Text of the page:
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Friday, February 26, 2021

Coorg beekeepers rue decline in honey trade, seek govt hand-holding for revival

The beekeepers and producers of ‘Coorg Honey’ said they want the authorities concerned to take their brand across the country and beyond and bring back the halcyon days when the hill district used to be the country’s top honey producer.

Written by Darshan Devaiah BP | Coorg, Madikeri |
Updated: February 15, 2021 8:15:07 pm
Nagesh, an apiarist in Bittangala village in South Coorg. (Express Photo by Darshan Devaiah)

Be sweet with Coorg Honey. Those were the words of Sri Shambhavananda Swamiji from Sri Ramakrishna Mission who developed a unique method of bee-keeping known as ‘Coorg Standard Hive’ in the hilly district of south Karnataka-Coorg (Kodagu). Now, the beekeepers want the state government to not only make the practice sustainable but also go big on promoting brand ‘Coorg Honey’.

Citing a recent investigation by the Centre for Science and Environment (CSE), which found that honey sold by major brands in India was laced with modified sugar syrup, the beekeepers and producers of ‘Coorg Honey’ said they want the authorities concerned to take their brand across the country and beyond and bring back the halcyon days when the hill district used to be the country’s top honey producer.

After becoming the first president of Sri Ramakrishna Saradashrama in Coorg way back in 1928, Swami Shambhavananda initiated a bee-keeping project in the district knowing that the lush, hilly terrain presented an ideal setting for the practice which could also contribute to the local economy. In 1936, Swamiji set up the ‘Coorg Honey and Wax Producers Co-operative Society Ltd’, which, in time, became the first honey producers’ co-operative in the country.

Coorg Honey society building in Virajpet. (Express Photo by Darshan Devaiah BP)

Over the last few years, the practice of bee-keeping and honey collection in the district has declined, to the extent that the Coorg Honey and Wax Producers Co-operative Society Ltd is now forced to procure honey from North Indian states just to keep their brand alive.

Speaking to, Kodira Praveen Chengappa, former president of Coorg Honey and Wax Producers Co-operative Society Ltd, said, “Everyone who comes to Coorg, which is one of the country’s top tourist destinations, wants to take home a pot of ‘Coorg Honey’. However, the beekeepers in the district are not producing honey now like they used to. Since the production has reduced, our society has little option but to buy honey from beekeepers in Chikamagaluru, Karnataka, Bihar, Punjab and other places, who collect pure and original honey. We do a strict quality check then if the honey meets our standards, we sell it under the ‘Coorg Honey’ brand name.”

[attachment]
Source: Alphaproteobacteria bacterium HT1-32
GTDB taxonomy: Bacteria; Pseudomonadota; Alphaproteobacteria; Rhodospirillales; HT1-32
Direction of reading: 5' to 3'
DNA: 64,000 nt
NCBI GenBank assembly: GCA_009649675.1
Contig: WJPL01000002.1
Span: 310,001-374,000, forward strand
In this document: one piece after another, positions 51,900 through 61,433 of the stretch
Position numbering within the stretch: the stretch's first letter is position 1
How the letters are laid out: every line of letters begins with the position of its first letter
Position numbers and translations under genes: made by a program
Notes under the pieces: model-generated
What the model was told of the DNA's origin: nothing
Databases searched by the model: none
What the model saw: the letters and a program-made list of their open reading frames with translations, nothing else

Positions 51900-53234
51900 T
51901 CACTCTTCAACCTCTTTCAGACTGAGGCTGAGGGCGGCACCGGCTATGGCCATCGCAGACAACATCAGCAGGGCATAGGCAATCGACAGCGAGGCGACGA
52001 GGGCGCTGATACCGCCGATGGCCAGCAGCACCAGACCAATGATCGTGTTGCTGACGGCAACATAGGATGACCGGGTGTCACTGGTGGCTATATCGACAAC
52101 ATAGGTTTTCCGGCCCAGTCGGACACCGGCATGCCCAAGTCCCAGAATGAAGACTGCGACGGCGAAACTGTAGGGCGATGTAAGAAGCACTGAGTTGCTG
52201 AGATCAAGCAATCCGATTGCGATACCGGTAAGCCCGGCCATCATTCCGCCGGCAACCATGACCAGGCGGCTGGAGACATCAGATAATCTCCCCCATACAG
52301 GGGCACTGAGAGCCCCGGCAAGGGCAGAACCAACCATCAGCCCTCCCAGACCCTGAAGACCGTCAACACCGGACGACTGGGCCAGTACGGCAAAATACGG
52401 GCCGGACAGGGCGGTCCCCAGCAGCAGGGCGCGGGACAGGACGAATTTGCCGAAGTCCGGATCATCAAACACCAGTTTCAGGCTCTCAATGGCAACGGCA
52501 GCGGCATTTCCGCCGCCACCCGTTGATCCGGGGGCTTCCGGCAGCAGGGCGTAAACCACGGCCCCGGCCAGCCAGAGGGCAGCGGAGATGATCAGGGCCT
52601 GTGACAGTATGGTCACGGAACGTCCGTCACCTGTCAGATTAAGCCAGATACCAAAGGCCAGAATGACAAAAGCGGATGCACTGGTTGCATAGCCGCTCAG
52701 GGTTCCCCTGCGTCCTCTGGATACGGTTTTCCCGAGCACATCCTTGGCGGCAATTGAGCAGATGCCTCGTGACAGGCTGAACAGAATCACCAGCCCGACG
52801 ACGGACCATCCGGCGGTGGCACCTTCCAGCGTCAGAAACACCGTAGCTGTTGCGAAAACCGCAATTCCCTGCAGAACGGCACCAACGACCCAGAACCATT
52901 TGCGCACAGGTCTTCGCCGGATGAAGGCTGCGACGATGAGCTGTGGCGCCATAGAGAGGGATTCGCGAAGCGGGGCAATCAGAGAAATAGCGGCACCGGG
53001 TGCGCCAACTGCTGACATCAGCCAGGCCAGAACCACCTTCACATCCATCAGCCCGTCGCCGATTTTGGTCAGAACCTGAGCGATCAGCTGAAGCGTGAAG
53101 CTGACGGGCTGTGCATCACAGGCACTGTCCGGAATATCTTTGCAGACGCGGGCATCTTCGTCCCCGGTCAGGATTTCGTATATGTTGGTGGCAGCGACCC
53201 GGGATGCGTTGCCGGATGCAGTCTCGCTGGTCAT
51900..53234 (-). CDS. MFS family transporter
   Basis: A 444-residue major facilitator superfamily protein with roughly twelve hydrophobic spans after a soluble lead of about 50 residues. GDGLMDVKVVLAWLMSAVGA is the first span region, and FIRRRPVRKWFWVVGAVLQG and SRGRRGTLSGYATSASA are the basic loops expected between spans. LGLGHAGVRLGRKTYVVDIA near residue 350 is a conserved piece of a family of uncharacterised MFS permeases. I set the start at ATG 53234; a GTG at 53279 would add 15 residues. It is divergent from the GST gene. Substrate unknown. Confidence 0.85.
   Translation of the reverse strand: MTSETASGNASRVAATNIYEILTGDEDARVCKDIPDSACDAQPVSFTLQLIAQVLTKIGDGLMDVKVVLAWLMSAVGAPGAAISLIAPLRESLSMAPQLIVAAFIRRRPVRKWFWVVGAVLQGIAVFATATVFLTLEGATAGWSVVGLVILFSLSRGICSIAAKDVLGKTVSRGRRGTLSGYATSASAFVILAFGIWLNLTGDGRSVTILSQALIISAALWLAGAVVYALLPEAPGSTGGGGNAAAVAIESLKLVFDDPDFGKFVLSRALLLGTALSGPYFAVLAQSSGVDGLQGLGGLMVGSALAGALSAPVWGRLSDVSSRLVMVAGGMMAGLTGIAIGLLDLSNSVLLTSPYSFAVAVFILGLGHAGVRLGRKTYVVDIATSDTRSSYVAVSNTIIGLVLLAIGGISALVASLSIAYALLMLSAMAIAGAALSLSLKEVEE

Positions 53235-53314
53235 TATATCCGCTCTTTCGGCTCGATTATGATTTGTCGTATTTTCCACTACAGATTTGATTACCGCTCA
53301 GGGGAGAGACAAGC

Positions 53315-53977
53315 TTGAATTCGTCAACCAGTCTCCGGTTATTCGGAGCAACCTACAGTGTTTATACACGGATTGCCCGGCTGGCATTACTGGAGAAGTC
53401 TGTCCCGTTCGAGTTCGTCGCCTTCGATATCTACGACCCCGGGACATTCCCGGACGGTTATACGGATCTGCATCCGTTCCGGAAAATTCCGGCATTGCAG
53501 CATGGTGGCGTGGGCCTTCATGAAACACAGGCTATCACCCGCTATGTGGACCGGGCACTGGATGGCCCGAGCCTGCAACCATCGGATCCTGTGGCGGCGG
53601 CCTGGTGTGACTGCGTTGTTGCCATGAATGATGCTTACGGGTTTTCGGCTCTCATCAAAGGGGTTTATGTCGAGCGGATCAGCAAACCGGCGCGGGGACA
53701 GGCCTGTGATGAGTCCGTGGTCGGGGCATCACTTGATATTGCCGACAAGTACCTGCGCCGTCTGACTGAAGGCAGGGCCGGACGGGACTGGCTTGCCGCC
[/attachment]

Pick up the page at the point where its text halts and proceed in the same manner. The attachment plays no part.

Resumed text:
Kodira Praveen Chengappa taking honey from his honey bee box. (Express Photo Darshan Devaiah BP)

Apis Cerana bees, known as the honey bees of Coorg, still flock around the colourful indigenous flowers, lining the Western Ghats, drawing nectar. However, the practice of beekeeping has been severely hit.

“Earlier, many trees were planted and wildflowers, including coffee blossoms, paddy, ragi, were cultivated, drawing bees by the droves. However, honey collection has been severely dented as the use of pesticides these days is killing the bees,” Chengappa said.

Apiculture or beekeeping used to be one of the important farming activities in Coorg and contributed substantially to the income of local farmers. “In 1936, Shambhavananda Swamiji started the first honey producers’ co-operative in India at Virajpet in Coorg district. Later, in 1938, he founded the Ramakrishna Ashram and started to impart beekeeping lessons to local youth, who took an interest in the practice, at his office and a honey processing unit. He also sent local enthusiasts to beekeeping training centres in Pune and Coimbatore. He also marketed ‘Coorg Honey’ in Mumbai and other cities,” Chengappa said.

Though the production of ‘Coorg Honey’ has declined drastically, the former boss of the co-operative said the demand for the brand remains undiminished and with a bit of hand-holding from the government and other authorities concerned, the district could return to its glory days of honey making.

Bee hive boxes kept inside a coffee estate in Coorg. (Express Photo by Darshan Devaiah BP)

Traditional beekeepers, who have been harvesting honey since ages, are struggling these days as the honey bees of Coorg are declining in number, largely because of the use of pesticides. They said that radiations from mobile towers in the district are proving fatal for the bees.